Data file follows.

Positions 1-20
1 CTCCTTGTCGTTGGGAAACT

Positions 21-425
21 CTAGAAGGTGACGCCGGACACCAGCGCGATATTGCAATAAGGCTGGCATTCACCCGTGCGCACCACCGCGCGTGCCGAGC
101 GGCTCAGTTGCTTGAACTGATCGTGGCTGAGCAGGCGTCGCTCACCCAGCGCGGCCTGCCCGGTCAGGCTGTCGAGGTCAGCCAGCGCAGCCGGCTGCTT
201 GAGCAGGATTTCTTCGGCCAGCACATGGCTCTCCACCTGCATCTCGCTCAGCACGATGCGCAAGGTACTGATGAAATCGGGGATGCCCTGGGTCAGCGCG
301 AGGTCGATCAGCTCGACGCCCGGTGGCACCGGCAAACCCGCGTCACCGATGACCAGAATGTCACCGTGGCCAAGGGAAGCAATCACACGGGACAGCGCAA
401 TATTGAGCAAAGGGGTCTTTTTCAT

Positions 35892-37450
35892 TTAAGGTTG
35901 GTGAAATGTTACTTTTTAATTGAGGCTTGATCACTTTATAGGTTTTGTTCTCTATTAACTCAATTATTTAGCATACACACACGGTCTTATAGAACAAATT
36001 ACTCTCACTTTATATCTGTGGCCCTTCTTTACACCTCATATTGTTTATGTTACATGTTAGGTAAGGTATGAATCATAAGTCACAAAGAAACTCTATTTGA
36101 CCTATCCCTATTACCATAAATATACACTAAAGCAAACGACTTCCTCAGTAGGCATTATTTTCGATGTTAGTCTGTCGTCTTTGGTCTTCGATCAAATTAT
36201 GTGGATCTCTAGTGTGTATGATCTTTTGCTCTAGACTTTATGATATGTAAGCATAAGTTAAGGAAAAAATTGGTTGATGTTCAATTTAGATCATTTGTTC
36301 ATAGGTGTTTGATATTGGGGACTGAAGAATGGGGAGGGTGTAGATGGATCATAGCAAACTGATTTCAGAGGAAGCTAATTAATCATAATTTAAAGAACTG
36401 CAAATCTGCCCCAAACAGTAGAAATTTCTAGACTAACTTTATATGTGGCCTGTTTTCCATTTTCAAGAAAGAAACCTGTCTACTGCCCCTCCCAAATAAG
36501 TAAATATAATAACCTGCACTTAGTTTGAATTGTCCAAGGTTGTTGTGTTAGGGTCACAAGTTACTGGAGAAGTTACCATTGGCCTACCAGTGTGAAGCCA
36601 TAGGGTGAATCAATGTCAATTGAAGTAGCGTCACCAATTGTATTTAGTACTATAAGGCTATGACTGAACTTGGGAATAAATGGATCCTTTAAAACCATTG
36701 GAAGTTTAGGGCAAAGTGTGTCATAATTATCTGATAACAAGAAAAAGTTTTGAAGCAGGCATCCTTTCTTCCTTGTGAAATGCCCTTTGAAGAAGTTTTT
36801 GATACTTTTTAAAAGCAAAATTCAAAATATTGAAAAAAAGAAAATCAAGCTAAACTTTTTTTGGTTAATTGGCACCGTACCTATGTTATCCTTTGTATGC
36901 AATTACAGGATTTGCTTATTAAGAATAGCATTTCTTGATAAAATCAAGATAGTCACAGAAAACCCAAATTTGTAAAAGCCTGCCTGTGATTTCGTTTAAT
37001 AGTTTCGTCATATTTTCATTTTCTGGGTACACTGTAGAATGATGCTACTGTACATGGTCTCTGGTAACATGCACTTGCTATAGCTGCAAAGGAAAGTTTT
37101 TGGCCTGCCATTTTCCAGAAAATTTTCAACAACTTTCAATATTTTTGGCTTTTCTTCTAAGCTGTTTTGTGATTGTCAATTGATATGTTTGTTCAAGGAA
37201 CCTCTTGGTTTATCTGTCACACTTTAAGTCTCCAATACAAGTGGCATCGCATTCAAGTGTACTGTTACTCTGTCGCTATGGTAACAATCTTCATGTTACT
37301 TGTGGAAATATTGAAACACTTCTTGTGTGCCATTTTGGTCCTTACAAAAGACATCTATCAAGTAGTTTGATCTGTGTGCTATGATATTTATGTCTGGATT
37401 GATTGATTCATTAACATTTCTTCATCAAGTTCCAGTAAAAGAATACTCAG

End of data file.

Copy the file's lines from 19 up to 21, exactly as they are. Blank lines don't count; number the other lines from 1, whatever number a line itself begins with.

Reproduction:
36701 GAAGTTTAGGGCAAAGTGTGTCATAATTATCTGATAACAAGAAAAAGTTTTGAAGCAGGCATCCTTTCTTCCTTGTGAAATGCCCTTTGAAGAAGTTTTT
36801 GATACTTTTTAAAAGCAAAATTCAAAATATTGAAAAAAAGAAAATCAAGCTAAACTTTTTTTGGTTAATTGGCACCGTACCTATGTTATCCTTTGTATGC
36901 AATTACAGGATTTGCTTATTAAGAATAGCATTTCTTGATAAAATCAAGATAGTCACAGAAAACCCAAATTTGTAAAAGCCTGCCTGTGATTTCGTTTAAT